The frequent trips Attey and his political peers have been making to Virginia have become the key component for GLBT Washingtonians supporting Obama and needing an outlet.
”I don’t recall whether we did them in 1996, but certainly in 2000 when it became clear that swing states would be very important,” says Jeffrey Hops, volunteer coordinator for such trips — collectively dubbed ”Yes We Van” — on behalf of the Gertrude Stein Democratic Club, the District’s primary club for GLBT Democrats, and of which Attey and Wiggins are also members. ”In the past, it’s always been to Pennsylvania. This year, we’re concentrating on Virginia. Pennsylvania seems more solidly Democratic.”
Just don’t look for some sort of central committee running this operation. Rather, it’s more of an all-hands-on-deck effort to get feet and voices into Virginia. It’s more similar to the evacuation of Dunkirk in reverse — minus the bombing and death, of course — rather than a highly orchestrated, systematic sweep. If you can go, you go.
”Basically, it’s cooperative,” Hops explains. ”Our last trip, Sept. 27, Gertrude Stein picked up the cost. ObamaPride publicized the event and got people to show up. Virginia Partisans lent their name. It’s a mutual support society.”
Hops adds that while Attey, who coined ”Yes We Van,” has been organizing trips beyond what the Stein Democrats are offering themselves, the group will be spending the Nov. 1 weekend on a Virginia Beach trip.
”On the Sept. 27 trip, we had 60 people who showed up and went on a day trip with us,” says Hops. ”We’re going to aim for a hundred people on the 1st and 2nd. Enthusiasm is much stronger this year. I think particularly because people can taste victory, particularly because Sen. Obama is a more exceptional candidate. Partially because efforts to get youth involved have been really spectacular — we had a nice group from [Bisexual, Lesbian and Gay Organization of Students at Howard]. And because people are excited about the end of the Bush administration.”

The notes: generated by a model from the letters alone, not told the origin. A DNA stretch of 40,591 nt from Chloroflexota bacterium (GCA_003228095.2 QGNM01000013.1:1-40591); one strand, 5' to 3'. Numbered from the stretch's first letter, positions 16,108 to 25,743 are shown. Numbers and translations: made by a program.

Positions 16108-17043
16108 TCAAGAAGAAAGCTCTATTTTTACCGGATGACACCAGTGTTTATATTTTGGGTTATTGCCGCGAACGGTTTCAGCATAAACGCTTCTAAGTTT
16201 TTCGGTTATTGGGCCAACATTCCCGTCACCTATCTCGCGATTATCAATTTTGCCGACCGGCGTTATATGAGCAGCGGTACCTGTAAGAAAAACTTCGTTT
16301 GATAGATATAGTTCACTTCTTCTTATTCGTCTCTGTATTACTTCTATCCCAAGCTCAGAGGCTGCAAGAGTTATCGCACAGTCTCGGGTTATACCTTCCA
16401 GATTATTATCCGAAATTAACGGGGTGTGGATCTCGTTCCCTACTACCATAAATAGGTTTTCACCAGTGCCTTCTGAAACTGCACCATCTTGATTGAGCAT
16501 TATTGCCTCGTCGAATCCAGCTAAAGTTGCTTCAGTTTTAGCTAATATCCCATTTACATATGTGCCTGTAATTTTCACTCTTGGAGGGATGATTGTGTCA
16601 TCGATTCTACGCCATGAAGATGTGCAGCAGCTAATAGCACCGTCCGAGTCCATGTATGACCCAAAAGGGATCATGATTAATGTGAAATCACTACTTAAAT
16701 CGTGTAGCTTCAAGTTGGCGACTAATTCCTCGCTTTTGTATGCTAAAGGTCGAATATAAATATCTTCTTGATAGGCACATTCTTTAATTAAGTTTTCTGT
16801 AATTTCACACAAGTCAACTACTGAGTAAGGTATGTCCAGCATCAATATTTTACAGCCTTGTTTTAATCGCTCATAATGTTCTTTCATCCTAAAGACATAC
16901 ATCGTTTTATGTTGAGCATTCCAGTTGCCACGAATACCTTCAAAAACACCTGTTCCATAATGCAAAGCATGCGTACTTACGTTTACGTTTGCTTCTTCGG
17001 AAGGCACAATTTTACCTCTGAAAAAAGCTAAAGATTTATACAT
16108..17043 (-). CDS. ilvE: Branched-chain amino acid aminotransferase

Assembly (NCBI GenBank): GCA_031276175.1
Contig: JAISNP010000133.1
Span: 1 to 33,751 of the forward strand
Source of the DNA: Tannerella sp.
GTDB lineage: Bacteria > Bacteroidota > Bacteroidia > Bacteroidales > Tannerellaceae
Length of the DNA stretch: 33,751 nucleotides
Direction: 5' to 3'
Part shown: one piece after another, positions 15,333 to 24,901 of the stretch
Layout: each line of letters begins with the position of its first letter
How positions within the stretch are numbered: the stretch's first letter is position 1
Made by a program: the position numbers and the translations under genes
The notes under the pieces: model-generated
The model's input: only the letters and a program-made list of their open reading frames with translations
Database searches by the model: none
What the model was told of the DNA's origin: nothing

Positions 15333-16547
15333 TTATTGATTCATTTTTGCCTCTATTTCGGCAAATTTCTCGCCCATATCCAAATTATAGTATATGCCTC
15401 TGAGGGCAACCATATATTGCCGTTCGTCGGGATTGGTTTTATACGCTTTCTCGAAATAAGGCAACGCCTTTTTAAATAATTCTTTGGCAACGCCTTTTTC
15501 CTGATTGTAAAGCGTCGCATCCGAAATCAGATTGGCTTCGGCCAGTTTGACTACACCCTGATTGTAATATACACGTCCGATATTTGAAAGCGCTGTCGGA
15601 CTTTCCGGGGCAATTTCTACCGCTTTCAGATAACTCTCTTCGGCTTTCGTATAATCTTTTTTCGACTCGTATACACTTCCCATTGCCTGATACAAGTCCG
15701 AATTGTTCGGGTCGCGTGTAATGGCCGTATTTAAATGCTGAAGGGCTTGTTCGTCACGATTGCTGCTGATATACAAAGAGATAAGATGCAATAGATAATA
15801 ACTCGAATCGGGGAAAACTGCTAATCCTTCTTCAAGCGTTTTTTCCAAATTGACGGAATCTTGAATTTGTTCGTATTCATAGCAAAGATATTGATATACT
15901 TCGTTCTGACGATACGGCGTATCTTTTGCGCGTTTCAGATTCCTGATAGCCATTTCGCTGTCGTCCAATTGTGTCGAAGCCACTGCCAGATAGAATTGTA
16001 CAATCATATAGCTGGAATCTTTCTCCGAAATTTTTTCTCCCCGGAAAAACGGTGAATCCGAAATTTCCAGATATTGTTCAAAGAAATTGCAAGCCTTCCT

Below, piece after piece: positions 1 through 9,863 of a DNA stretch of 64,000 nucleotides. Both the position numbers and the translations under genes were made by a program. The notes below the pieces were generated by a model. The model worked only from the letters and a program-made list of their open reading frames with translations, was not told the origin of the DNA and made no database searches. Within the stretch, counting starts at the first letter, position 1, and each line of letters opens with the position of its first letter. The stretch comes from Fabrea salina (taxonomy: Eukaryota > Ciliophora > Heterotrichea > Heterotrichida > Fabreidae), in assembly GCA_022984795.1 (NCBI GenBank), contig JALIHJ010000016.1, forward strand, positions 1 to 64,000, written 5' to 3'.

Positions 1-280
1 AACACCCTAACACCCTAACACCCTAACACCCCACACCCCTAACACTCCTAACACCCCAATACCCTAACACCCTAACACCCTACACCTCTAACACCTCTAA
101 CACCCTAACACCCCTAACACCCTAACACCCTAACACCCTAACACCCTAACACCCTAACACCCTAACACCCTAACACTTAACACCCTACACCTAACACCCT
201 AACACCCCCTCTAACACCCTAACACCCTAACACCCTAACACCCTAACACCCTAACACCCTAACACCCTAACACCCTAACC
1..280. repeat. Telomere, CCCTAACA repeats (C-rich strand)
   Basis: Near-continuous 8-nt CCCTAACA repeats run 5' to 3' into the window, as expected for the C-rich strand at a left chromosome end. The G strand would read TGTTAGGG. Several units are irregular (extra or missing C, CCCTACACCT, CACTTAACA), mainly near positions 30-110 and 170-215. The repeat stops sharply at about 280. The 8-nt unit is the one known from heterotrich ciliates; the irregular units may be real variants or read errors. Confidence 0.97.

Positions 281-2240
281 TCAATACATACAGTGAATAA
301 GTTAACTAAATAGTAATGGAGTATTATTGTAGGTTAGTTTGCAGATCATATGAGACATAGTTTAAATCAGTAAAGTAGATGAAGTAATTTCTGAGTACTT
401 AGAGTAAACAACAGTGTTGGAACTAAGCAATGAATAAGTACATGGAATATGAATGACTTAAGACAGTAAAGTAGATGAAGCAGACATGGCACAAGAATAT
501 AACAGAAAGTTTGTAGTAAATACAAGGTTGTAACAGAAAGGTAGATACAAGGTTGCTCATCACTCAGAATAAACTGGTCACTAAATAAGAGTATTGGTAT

Jasper Hendricks, director of field operations and political programs for the D.C.-based National Black Justice Coalition, has reason to relate to Wiggins, Attey and Hops, well beyond his support for Obama. Like Wiggins, he originally supported Sen. Clinton’s presidential campaign. Like Attey, he’s worked on the inside, specifically as an assistant on Capitol Hill for two different members of Congress. Like Hops, he’s coordinating trips to Virginia — his own trips, that is.
While he keeps an apartment in Arlington, Hendricks considers Farmville, Va., near Richmond, his home. He’ll be taking vacation time from work to spend the final stretch there, supporting the Obama campaign.